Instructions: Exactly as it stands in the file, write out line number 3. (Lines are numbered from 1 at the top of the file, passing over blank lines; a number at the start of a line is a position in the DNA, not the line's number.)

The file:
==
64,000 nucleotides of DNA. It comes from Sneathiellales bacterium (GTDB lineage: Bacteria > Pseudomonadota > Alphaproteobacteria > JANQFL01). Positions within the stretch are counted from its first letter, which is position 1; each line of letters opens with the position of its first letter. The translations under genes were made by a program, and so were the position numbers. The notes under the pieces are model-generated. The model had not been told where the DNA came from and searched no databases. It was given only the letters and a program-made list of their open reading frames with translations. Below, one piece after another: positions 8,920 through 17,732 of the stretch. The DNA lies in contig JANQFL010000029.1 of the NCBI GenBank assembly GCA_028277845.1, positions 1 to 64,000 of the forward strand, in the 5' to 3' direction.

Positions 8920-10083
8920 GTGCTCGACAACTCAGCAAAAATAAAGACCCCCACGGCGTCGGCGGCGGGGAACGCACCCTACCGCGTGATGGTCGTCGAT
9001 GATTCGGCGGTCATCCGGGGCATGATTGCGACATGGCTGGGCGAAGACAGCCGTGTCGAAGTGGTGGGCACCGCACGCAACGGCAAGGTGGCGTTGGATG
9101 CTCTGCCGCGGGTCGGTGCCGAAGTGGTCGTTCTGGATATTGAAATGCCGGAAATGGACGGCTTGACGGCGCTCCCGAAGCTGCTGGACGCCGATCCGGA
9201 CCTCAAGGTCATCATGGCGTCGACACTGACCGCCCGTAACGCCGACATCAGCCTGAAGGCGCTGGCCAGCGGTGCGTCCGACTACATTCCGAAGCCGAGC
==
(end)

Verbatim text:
8920 GTGCTCGACAACTCAGCAAAAATAAAGACCCCCACGGCGTCGGCGGCGGGGAACGCACCCTACCGCGTGATGGTCGTCGAT